Tim Cook, Apple’s top executive, is the personification of imperturbability. When faced with tough questions from investors, journalists, or lawmakers, Cook usually speaks with the sparkling precision of a diamond-cut iPhone – slow, calm, with an elegant Mediterranean accent that gives the exact finality you get from the head of a $ 2 trillion -Technology titans would expect.
But last week Cook may have felt a little like a spinning wheel under the courteous but relentless questioning of a federal district court judge who had to decide whether Apple was a ruthless monopoly. Judge Yvonne Gonzalez Rogers of Oakland, California has identified a plague that affects almost every Apple customer and the software developers who want to create apps for them.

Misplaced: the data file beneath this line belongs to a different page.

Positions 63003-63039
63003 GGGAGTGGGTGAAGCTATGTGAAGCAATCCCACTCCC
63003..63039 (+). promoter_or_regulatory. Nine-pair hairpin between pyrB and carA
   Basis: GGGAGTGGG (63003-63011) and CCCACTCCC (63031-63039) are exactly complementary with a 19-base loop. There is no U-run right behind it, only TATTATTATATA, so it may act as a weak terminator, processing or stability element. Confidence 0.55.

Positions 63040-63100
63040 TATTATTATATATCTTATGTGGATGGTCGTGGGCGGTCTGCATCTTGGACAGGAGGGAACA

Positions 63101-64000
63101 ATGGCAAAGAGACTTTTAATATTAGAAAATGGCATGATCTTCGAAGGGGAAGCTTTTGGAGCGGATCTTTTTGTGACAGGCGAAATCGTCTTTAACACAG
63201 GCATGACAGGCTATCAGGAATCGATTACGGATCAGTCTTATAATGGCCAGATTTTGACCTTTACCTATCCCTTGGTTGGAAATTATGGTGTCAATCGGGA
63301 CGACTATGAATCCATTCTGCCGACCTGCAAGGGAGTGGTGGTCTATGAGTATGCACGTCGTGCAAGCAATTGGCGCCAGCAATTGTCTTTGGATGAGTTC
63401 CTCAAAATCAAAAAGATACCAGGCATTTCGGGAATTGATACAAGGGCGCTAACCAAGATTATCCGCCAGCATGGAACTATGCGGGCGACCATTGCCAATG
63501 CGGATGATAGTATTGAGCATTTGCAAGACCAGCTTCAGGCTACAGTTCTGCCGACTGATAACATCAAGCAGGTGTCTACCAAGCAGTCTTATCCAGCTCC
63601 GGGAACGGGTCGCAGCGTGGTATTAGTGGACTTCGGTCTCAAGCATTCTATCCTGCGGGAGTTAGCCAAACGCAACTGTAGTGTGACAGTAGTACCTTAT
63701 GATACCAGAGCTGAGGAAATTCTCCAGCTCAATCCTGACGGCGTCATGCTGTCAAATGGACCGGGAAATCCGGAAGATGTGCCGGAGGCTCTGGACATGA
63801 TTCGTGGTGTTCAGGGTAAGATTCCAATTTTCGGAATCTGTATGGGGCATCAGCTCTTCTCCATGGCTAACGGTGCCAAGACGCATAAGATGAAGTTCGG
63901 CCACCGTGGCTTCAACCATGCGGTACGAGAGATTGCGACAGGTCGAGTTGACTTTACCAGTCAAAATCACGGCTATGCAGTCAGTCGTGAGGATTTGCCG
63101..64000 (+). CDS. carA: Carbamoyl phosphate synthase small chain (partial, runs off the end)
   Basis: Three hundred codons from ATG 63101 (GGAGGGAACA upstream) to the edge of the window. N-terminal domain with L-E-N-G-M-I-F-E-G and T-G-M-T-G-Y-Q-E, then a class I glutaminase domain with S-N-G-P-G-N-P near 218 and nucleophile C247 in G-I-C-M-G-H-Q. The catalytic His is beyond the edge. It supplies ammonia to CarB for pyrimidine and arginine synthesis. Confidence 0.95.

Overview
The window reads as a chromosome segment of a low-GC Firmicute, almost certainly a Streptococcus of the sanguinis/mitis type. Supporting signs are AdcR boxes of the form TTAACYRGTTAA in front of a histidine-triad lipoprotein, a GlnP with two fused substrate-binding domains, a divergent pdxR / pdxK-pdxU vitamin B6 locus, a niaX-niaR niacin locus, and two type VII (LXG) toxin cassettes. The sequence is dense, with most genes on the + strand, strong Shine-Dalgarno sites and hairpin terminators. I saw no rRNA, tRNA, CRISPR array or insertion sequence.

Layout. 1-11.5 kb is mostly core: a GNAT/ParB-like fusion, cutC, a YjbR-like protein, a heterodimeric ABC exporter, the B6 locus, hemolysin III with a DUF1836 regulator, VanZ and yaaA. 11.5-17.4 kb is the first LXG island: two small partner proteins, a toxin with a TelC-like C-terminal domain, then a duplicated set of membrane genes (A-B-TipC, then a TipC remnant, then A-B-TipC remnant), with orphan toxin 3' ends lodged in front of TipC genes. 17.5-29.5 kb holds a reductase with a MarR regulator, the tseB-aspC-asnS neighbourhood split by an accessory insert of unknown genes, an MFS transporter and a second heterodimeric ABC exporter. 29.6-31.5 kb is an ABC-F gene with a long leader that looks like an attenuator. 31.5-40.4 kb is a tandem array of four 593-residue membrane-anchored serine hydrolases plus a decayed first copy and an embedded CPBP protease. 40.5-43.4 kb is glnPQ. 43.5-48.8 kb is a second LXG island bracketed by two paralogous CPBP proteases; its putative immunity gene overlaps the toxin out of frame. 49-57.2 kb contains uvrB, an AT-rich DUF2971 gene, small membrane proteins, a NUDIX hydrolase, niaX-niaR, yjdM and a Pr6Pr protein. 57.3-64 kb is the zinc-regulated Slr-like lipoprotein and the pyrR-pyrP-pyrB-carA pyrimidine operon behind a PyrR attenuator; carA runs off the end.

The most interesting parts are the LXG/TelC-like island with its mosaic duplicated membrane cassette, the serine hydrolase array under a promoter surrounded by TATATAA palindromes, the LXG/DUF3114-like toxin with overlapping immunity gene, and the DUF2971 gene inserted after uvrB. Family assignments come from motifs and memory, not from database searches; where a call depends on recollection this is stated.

Apple’s tax is a huge boon to the bottom line. This is a costly burden on users who spend huge sums of money on their products and developers who want to create apps to add tricks to their tricks iPhone. And it can no longer be defended with a straight face.
The present federal case came about last summer when Epic Games, the blockbuster video game Fortnite, sued Apple over the company’s strict control over software on iPhones and iPads. Unlike PCs, which allow users to download software from anywhere online, Apple’s mobile devices only offer a single source of apps: Apple’s built-in App Store. (The Google App Store on its Android phones has similar rules and fees. Epic has filed a separate lawsuit about this.)